Instead of following through with that, let me propose a new design:

<begin langref>
.. _int_memory_region_decl:

'``llvm.memory.region.decl``' Intrinsic



      declare i8* @llvm.memory.region.decl.p0i8(i8* nocapture readnone
returned <ptr>, i64 <begin_offset>, i64 <end_offset>) nofree nosync
nounwind readnone speculatable willreturn


The '``llvm.memory.region.decl``' intrinsic annotates memory region.


This is an overloaded intrinsic. The memory region can belong to any address
space. The first argument is a pointer into the memory region. The returned
pointer, which is the first argument, must belong to the same address space
as the argument. The second argument specifies the offset to the pointer 
first argument) at which the memory region begins. The third argument 
the offset to the pointer (the first argument) at which the memory region 


The returned pointer, and, transitively, any pointer that is def-use based 
that pointer, points into the memory region ``[ptr+begin_offset,
or is a :ref:`poison value <poisonvalues>` otherwise.

This intrinsic is intended to be an optimization hint, there are no 
concerns with completely ignoring and/or dropping it. The main use-case is
to be able to annotate array bounds in C family of languages,
which may allow alloca splitting, and better alias analysis.
</end langref>

struct S {
  int a;
  int b[4];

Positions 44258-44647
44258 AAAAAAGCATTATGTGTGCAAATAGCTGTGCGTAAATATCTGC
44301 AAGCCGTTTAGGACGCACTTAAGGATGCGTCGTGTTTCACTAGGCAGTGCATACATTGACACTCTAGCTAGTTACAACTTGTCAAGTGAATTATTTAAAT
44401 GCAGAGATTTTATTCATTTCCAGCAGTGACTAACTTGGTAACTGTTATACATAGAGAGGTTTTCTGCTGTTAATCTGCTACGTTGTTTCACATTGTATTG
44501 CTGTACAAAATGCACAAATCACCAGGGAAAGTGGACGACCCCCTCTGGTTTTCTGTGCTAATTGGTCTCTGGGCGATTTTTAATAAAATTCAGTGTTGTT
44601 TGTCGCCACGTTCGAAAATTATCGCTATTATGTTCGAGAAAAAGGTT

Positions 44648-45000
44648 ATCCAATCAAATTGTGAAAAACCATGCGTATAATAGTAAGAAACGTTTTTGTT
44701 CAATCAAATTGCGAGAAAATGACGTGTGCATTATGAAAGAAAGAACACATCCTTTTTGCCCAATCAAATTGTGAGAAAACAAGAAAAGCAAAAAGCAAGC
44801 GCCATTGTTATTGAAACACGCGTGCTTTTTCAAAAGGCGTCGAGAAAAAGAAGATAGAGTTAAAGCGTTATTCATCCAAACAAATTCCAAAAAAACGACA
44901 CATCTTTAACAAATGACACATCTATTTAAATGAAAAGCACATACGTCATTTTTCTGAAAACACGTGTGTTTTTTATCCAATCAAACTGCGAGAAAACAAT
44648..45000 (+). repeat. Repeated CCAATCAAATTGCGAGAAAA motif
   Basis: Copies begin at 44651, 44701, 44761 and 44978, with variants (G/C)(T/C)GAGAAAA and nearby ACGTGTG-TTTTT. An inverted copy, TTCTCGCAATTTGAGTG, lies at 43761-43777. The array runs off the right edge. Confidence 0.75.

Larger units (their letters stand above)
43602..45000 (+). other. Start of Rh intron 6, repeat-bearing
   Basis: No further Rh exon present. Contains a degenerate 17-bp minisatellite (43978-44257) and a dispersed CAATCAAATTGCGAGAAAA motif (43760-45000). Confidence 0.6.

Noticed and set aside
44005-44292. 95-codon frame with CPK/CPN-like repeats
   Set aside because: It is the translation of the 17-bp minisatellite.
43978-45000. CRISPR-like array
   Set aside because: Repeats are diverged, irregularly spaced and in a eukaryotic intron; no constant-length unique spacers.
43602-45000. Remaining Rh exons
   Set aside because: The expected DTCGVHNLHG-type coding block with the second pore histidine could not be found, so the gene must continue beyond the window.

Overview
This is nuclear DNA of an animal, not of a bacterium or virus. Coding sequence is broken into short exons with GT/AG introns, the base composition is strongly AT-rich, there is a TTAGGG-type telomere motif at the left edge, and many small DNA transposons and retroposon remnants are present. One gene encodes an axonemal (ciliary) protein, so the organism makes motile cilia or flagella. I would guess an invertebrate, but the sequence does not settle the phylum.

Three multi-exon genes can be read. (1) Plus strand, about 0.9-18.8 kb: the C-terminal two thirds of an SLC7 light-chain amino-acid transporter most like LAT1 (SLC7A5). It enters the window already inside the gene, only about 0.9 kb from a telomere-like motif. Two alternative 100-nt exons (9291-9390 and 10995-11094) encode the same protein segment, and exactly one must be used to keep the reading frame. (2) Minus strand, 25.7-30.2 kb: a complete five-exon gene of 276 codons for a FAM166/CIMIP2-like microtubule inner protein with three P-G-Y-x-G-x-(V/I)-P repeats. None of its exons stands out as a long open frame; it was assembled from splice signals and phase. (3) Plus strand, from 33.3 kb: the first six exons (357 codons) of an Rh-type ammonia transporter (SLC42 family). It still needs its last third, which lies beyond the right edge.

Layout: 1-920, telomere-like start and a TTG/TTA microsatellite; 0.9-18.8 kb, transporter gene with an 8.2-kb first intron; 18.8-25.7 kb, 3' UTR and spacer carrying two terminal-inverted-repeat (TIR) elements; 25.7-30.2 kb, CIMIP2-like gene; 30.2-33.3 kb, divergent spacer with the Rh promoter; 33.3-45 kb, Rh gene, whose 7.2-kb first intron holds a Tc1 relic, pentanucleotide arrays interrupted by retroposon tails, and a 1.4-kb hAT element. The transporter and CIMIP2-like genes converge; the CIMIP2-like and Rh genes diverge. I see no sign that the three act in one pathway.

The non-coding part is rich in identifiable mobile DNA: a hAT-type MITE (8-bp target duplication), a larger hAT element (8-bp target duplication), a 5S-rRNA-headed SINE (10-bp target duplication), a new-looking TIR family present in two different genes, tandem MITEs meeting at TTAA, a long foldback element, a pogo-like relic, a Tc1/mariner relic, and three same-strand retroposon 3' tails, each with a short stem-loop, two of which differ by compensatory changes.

int* get(S*s, int i) {
  return &s->b[i];
is currently lowered into
define dso_local nonnull i32* @_Z3getP1Si(%struct.S* readnone %s, i32
%i) local_unnamed_addr #0 {
%idxprom = sext i32 %i to i64
%arrayidx = getelementptr inbounds %struct.S, %struct.S* %s, i64 0,
i32 1, i64 %idxprom
ret i32* %arrayidx
would instead be lowered into
define dso_local nonnull i32* @_Z3getP1Si(%struct.S* readnone %s, i32
%i) local_unnamed_addr #0 {
%arrayidx = getelementptr inbounds %struct.S, %struct.S* %s, i64 0,
i32 1, i64 0
%arrayidx.bounded = call i32* @llvm.memory.region.decl.p0i32(i32*
%arrayidx, i64 0, i64 32)
%idxprom = sext i32 %i to i64
%arrayidx3 = getelementptr inbounds i32, i32* %arrayidx.bounded, i64 
ret i32* %arrayidx3
Concretely, this tells us that %i u<= 4, which should be useful for
Alias Analysis
in less contrived snippets.

The other motivational example, although still contrived:
struct S {
int a;
int b[4];
int stuff(int i, int array_val, int j, int scalar_val) {
S s;
s.a = scalar_val;
s.b[i] = array_val;
return s.a;
currently results in:
define dso_local i32 @_Z5stuffiiii(i32 %i, i32 %array_val, i32 %j, i32
%scalar_val) local_unnamed_addr #0 {
%s = alloca %struct.S, align 4
%0 = bitcast %struct.S* %s to i8*
call void @llvm.lifetime.start.p0i8(i64 20, i8* nonnull %0) #2
%a = getelementptr inbounds %struct.S, %struct.S* %s, i64 0, i32 0
store i32 %scalar_val, i32* %a, align 4, !tbaa !3
%idxprom = sext i32 %i to i64
%arrayidx = getelementptr inbounds %struct.S, %struct.S* %s, i64 0,
i32 1, i64 %idxprom
store i32 %array_val, i32* %arrayidx, align 4, !tbaa !8
%1 = load i32, i32* %a, align 4, !tbaa !3
call void @llvm.lifetime.end.p0i8(i64 20, i8* nonnull %0) #2
ret i32 %1
Notice the problem? `array_val` couldn't have been stored into `S::a`,
this particular example should optimize to just
define dso_local i32 @_Z5stuffiiii(i32 %i, i32 %array_val, i32 %j, i32
%scalar_val) local_unnamed_addr #0 {
ret i32 %scalar_val

The even bigger picture here is that SROA simply gives up in presence
of variable GEP's,
but if we annotate the extents of such a variable GEP, then, given
right circumstances,
we may be able to conclude that the alloca could be split up, and
certain parts be promoted.
That is the main motivation for me behind this.

I think, this is sufficient information, but let me know if i should
address something else.